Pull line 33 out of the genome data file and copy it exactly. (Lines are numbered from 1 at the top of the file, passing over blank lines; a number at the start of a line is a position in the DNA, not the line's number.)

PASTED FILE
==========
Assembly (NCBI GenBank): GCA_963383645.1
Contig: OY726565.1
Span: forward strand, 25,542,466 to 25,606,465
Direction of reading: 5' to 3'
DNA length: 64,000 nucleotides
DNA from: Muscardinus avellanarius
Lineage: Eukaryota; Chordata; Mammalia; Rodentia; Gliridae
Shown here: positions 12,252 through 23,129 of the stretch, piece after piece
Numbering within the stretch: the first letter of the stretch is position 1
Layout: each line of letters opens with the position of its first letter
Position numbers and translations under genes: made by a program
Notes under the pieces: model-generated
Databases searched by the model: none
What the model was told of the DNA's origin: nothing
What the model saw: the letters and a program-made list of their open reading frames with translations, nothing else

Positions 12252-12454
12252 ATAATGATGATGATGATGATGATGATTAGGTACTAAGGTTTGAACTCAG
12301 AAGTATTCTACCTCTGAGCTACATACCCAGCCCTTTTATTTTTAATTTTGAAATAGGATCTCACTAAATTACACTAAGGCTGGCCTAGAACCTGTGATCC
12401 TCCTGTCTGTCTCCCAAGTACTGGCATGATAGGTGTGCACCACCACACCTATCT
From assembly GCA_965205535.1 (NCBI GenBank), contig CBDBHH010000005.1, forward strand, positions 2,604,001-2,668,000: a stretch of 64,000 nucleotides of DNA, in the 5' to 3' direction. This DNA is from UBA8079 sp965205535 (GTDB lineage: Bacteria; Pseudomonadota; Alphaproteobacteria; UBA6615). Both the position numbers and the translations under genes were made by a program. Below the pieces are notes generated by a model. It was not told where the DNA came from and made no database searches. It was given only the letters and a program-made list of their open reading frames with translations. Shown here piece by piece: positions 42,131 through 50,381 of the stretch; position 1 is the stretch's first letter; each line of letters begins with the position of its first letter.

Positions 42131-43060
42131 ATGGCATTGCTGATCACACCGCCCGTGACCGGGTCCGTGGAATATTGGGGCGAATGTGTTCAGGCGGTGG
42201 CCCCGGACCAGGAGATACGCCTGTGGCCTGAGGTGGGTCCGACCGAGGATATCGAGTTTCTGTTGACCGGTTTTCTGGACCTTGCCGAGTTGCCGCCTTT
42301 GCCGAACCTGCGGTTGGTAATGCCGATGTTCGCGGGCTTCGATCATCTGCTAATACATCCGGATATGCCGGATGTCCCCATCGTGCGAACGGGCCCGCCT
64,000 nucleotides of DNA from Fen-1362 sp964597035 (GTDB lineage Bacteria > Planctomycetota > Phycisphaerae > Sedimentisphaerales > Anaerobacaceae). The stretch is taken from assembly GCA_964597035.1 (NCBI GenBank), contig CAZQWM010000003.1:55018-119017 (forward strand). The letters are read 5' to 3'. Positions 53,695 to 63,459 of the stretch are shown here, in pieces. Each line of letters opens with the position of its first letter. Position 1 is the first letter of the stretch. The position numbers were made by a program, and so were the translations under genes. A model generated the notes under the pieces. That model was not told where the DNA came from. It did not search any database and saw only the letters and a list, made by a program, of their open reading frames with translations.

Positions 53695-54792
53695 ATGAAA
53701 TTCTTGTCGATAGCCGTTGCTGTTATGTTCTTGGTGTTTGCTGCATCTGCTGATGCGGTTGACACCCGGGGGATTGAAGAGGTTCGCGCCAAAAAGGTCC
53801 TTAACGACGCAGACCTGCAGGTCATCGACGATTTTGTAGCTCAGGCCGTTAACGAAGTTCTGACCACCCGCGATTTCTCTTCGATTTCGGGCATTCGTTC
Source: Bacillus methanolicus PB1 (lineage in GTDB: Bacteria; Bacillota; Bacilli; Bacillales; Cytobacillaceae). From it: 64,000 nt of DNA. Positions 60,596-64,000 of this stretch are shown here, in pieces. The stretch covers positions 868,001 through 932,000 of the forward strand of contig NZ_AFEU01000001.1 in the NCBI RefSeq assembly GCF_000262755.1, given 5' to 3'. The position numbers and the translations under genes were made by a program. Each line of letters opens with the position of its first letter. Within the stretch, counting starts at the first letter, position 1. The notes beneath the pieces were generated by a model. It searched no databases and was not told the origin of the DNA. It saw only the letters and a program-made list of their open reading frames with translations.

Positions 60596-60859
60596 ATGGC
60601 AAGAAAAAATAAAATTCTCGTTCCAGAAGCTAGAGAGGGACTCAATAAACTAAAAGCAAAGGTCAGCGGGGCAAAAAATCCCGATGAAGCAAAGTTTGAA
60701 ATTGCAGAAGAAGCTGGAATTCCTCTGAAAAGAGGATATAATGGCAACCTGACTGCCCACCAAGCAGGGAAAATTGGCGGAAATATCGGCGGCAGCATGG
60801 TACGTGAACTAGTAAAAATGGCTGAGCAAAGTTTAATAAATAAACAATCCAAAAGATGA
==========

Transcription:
60601 AAGAAAAAATAAAATTCTCGTTCCAGAAGCTAGAGAGGGACTCAATAAACTAAAAGCAAAGGTCAGCGGGGCAAAAAATCCCGATGAAGCAAAGTTTGAA